Forsythia: How to Grow Forsythia

You can tell for certain that spring has finally come when you see the bright yellow blossoms of the forsythia plant start to open up their petals. Often beginning to bloom during the tail end of winter, there's nothing like the mesmerizing sight of golden forsythia flowers peeking from powdery white snow to signal the arrival of warmer days.

Forsythias can be great picturesque additions to your landscape. And although this eye-catching shrub is generally easy to look after, you have to put in extra care to make sure their blooms reach their highest potential. Keep reading to know more about forsythia shrub care and growing tips.


Forsythia, also commonly known as Golden Bell, is a genus of deciduous flowering plants that belong in the olive family Oleaceae. The shrub is popular for its brilliant yellow flowers that bloom just after winter, earning it the nickname Easter Tree due to its being a symbol for the coming spring.

Forsythias are often found in gardens and parks due to their captivating springtime presence and easy-to-care-for nature. Its versatile form allows it to be a convenient landscape tool that can either serve as a singular focal point or a hedge. Aside from its aesthetic purpose, it is also usually grown as a privacy screen around a property.

This deciduous shrub also plays a role in traditional Chinese herbology. Forsythia fruits have long been used as a fundamental medicinal herb that is believed to help treat various symptoms and ailments.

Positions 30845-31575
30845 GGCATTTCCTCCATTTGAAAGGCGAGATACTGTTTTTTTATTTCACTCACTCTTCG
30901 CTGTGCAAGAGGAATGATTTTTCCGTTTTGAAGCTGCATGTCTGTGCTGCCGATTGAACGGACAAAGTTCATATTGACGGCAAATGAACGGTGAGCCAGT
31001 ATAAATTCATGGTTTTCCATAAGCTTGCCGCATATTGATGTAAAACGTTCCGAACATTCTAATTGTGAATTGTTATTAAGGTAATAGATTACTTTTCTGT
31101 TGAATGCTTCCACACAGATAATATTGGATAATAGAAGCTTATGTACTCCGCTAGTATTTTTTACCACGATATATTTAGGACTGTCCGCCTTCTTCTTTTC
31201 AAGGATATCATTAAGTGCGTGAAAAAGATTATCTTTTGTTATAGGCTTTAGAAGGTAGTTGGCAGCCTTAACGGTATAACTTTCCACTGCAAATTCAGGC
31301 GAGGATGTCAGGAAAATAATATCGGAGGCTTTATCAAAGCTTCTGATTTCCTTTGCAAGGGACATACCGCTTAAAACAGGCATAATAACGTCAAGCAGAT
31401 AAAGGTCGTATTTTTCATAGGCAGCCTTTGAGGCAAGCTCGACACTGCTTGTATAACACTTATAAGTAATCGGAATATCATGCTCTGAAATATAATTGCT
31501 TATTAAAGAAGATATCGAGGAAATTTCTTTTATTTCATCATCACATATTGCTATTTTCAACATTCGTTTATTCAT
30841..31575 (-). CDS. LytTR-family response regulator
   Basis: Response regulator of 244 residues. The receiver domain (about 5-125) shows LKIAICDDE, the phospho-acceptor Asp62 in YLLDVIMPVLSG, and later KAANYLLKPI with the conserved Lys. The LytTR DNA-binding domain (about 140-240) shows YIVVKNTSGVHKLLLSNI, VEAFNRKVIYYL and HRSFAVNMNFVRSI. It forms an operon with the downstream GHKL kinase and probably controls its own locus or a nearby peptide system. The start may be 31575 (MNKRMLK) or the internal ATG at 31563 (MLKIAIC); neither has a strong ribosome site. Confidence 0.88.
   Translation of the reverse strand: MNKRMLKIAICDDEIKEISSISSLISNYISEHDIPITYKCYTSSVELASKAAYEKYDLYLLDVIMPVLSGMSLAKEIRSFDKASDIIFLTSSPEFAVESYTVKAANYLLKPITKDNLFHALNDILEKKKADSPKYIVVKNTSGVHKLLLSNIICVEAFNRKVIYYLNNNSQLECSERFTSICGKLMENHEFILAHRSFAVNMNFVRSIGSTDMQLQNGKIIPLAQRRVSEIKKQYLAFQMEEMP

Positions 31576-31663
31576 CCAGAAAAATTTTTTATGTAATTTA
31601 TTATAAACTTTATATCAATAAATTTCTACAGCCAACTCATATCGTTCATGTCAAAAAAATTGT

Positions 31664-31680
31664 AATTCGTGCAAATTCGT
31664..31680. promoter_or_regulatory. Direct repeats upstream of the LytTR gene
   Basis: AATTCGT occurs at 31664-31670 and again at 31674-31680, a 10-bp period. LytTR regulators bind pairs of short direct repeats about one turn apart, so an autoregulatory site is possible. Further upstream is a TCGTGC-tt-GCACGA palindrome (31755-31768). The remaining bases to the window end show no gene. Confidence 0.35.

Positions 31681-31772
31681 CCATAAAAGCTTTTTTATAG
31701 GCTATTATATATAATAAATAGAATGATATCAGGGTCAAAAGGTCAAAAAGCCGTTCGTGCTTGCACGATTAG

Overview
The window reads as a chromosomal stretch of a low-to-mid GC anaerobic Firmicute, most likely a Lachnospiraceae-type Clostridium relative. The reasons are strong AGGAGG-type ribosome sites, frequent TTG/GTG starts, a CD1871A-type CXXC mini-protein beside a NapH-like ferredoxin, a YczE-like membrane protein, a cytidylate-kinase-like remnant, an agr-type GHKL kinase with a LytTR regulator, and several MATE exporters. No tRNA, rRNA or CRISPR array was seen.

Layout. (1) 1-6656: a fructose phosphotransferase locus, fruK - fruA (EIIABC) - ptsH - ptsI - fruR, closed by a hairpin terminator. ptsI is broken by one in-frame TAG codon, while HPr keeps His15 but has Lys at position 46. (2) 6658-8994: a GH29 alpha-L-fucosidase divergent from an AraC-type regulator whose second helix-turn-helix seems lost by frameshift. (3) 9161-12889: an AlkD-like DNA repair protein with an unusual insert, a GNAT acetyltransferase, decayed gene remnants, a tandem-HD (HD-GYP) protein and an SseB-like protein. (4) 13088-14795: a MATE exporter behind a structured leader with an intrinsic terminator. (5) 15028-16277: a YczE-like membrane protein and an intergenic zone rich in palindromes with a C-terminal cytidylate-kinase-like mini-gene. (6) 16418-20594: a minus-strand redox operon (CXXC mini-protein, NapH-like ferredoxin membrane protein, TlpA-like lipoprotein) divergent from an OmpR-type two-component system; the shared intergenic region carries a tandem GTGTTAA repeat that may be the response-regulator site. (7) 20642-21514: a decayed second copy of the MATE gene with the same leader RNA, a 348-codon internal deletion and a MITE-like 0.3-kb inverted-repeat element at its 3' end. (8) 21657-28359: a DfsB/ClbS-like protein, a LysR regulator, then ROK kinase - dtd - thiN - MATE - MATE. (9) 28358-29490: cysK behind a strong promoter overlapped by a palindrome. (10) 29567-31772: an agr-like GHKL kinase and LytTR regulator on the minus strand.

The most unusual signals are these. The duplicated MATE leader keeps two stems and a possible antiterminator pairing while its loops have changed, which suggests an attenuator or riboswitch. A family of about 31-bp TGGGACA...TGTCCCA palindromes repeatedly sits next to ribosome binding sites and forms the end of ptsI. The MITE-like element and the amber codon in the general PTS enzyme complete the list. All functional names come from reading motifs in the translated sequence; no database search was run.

Facts About Forsythia


The genus Forsythia is documented to include about 11 species, most of which originated from eastern Asia and one being native to southeastern Europe.

The first species to be discovered by a western researcher was the Syringa suspensa. A student of Carolus Linnaeus, Carl Peter Thunberg collected the specimen from China during the early 18th century. It was then reclassified to the genus Forsythia in 1804, which was named in memory of Scottish horticulturist William Forsyth. He was a founding member of the Royal Horticultural Society and a royal head gardener. 

Growing Conditions

One of the best things about forsythia is its fast-growing and mostly low maintenance nature. Forsythias are commonly disease-free and are hardy enough to tolerate drought conditions and even severe neglect.

Although they require little to no care, forsythias thrive best when planted in well-draining soil and placed in an area with direct sun exposure. Beginners often make the mistake of spacing the shrubs too closely together, which could negatively impact its growth and appearance. It's best to give it ample space to grow since its branches can spread out widely if not pruned. 

Plant Description

Plant Height

Forsythias are notable for their magnificent arching branches that can reach great heights. At maturity, a forsythia can grow up to 8 to 10 feet (2.4 to 3 meters) in height and reach a horizontal spread of 10 to 12 feet (3 to 3.7 meters). It spreads out in a majestic fountain-like manner.